Not so long ago, Mercedes-Benz inked a deal with Renault-Nissan to share technologies and platforms. That sort of thing isn't unusual in the automotive world. But if I were Nissan, I would certainly be upset if a sportscar from the three-pointed star would wear the letters GT R. Agreed, there have been other cars in the past that have plonked those letters on their trunk, but it is the Godzilla that has made those letters holy in the automotive scriptures. To make matters worse, the Mercedes-AMG flagship doesn't draw a line at the name and has gone further to bag some bragging rights at the fabled Nordschleife of the Nurburgring - a circuit that is dear to the Nissan GT-R. While the Nissan was one of the fastest production cars around the 'ring, its namesake from Affalterbach is currently the fastest rear-wheel-driven car around the Nurburgring's northern loop, clocking a lap time of 7:09.10. Those are some serious numbers and if that is not enough for us Indian audience that it aims to wow, the AMG GT R has even scorched the dusty tarmac at the Buddh International Circuit to set a production car lap record of 2:09.853.
Mercedes-Benz invited us over to the BIC within weeks of that record run to sample the GT R. But with only one car at their disposal and 20 hacks rubbing their hands in excitement to have a go at it, we were repeatedly requested not to try or set another lap record. Since I had the chance of being one of the early runners, the tyres and the car were in great shape before someone actually beached the car into a gravel trap. It happened due to the driver's folly, but even at the hands of an experienced driver, it isn't hard to lose control of the GT R.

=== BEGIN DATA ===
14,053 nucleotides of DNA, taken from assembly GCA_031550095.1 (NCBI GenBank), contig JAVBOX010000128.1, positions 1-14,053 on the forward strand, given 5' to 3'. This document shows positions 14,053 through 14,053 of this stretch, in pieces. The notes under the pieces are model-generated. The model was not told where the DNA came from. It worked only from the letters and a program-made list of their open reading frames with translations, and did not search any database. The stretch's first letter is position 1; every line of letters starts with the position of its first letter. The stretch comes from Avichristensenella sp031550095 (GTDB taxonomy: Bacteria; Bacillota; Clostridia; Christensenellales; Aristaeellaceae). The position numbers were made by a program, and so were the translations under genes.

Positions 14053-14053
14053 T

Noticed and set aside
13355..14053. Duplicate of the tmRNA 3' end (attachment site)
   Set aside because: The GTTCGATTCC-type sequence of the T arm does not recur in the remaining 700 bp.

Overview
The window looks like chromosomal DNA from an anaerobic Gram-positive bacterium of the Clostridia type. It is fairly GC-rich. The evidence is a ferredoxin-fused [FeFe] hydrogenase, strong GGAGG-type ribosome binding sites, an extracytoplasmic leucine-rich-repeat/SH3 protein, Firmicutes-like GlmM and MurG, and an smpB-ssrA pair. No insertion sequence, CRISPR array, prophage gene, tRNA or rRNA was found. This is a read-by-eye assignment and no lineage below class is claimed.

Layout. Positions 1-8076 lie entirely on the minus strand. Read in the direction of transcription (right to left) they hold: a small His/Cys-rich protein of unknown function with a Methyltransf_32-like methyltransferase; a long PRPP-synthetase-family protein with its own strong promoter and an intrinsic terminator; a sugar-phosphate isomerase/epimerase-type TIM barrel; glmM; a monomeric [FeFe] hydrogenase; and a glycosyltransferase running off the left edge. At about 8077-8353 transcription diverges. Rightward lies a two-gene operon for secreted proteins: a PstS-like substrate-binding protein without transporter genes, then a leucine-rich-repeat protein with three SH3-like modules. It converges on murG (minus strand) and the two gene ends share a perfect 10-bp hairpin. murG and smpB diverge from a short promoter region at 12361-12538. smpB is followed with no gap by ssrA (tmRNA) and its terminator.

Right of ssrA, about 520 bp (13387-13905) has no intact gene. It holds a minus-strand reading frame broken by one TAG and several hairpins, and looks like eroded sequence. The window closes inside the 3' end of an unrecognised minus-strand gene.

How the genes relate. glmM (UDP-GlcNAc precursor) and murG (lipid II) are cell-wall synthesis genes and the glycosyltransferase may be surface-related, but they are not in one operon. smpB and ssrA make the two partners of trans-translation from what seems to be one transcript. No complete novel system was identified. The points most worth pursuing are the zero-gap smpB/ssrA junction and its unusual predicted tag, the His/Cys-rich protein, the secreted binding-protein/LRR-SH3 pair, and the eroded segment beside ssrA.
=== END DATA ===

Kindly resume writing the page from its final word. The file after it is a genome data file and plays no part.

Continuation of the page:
AMG's GT R is no restrained beast like Nissan's GT-R. It is evident even when she is standing still. There is a constant sense of motion to the design with its long bonnet and pulled back cabin, while the dagger like fins around the gills, the carbon-fibre skirts and splinters and the vertical slats on the grille add hints of ferocity. The 'Panamerican' grille gets its name and design inspiration from the 300 SL that took part in the Panamerican race in Mexico back in 1952 and it's astonishing how the grille alone is instrumental in making the lovely AMG GT S look pale in comparison to the GT R.
Both the cars share the same engine - a 4.0l bi-turbo V8. But the turbochargers in the GT R provide a boost pressure of 1.35 bar (versus the GT S' 1.2 bar) and that helps the motor churn out more power and torque. The engine is very sensitive about fuel quality and octane rating. Get it wrong and the GT R becomes grumpy. Get the fuel right and the engine will happily rev all the way to the redline. In doing so, it will produce up to 585PS and 700Nm, and all that torque is made available from under 2,000rpm all the way up to 5,000rpm. On the track, it means that power just keeps coming strongly and smoothly. GoPro footage tells me that on the back straight of the BIC, the GT R managed to hit speeds of over 280kmph before I could authoritatively drop the anchor with the optional ceramic brakes. On a longer stretch of tarmac, the GT R should be able to hit 318kmph, says AMG. Naught to 100kmph takes 3.6s, which is quick but not alarming, considering performance sedans like the M5 have already broken that barrier. But the charm of the GT R is in the way it puts power down.